The Springbok openers had each bowled eight overs on the trot and we were reeling at 53 for 6. The day looked a short one, the pub beckoned. But then three things happened… Andy Fraser, who first played for the V&A in 1975, came in, a man of reticence and sound batsmanship (two V&A tons in his sixties); Lachlan, our skip, joined him, a contrasting figure of ebullience and power; and Toby Nott-Bower, the CAC skip, an expert in change management, changed the bowling.

From 53 for 6 and looking buried we began to build a target. Fraser anchored an end. Ils ne passeront pas. Lachlan meanwhile went on a run fest, and in a masterful display of aggressive stroke play smote nine fours and four sixes in an innings of 85 before being caught in the deep off Holloway. Fraser had, as usual, pulled a muscle and needed a runner. Jacot, next man in, offered to run but that was like sending on Douglas Bader, so Tetlow did the running, which prompted much Springbok ‘chuntering’ (as Fraser called it) because Nieboer and Tetlow could snatch singles elusive to even a fit Fraser. Nevertheless, Fraser, in an invaluable 17 (in a 112 run partnership) at one moment ran 3, something he has not done since the Falklands. New man Ben Hale hit a useful 7 at the end and we declared on 177-9 from 39 overs.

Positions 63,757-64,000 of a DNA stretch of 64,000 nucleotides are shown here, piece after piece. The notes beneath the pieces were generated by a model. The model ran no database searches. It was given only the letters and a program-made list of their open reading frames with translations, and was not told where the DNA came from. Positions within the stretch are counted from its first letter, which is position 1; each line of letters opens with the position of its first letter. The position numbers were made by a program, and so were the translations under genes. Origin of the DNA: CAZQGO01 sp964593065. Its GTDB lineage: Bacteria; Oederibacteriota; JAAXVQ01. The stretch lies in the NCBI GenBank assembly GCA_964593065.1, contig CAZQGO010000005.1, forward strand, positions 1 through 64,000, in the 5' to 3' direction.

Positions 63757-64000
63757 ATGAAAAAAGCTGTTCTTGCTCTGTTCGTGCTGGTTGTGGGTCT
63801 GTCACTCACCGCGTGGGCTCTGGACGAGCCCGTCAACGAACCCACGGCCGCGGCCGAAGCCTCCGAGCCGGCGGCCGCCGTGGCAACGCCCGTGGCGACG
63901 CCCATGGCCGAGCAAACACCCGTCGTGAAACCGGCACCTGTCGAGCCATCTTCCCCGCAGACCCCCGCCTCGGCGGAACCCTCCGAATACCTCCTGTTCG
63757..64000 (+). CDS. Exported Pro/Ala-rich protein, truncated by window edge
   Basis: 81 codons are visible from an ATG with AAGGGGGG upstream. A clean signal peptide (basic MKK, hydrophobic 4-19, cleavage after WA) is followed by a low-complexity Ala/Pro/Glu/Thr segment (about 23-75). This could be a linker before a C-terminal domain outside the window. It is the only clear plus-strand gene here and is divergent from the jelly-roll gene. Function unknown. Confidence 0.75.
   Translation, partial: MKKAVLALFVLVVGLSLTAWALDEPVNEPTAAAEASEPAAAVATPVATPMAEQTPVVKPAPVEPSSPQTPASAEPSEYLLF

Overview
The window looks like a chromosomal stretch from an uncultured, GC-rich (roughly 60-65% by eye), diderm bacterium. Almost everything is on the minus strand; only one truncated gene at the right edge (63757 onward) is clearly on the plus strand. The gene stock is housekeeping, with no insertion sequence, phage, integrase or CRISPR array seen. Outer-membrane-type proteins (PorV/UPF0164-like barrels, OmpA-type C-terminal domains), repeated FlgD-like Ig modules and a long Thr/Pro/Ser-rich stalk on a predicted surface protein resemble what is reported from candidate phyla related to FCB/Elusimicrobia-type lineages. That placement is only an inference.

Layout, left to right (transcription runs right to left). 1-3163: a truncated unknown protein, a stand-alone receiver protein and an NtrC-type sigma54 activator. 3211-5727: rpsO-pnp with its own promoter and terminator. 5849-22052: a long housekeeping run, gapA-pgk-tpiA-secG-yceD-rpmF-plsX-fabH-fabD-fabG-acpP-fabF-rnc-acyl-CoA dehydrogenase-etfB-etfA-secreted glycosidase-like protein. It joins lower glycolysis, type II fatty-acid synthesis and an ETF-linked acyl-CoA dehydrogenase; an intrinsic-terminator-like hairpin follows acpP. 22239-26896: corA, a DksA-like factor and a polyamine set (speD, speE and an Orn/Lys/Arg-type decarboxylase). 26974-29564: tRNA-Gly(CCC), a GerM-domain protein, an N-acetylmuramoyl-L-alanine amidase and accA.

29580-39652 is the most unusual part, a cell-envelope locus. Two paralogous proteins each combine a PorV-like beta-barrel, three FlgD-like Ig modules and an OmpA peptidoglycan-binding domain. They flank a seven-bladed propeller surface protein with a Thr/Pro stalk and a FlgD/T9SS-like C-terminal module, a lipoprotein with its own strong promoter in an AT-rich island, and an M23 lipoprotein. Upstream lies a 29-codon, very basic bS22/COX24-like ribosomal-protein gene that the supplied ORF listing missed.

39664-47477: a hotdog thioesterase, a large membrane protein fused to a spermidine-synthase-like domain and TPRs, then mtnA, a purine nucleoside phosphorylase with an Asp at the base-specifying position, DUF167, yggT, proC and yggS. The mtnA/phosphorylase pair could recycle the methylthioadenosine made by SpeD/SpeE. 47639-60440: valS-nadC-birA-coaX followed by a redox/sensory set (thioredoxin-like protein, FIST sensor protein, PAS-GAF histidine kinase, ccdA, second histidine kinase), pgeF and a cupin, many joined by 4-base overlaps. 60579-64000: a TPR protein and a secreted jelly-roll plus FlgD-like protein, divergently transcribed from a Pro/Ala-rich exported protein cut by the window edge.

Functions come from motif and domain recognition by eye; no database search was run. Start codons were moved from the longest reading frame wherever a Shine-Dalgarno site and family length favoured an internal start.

At lunch I gave a short speech thanking the caterer (me) and acknowledging our famous guest Henry Blofeld (CAC President), with a bad joke (about him being some sort of unconvincing tribute act) that Blowers found, I fear, unamusing. But I spent most of the day chatting to the ‘dear old thing’ and learning, inter alia, that Strauss was right about KP, he is a ‘total c*nt’, you can tell ‘cos his best friend is Piers Morgan. Boycott is rude to waiters.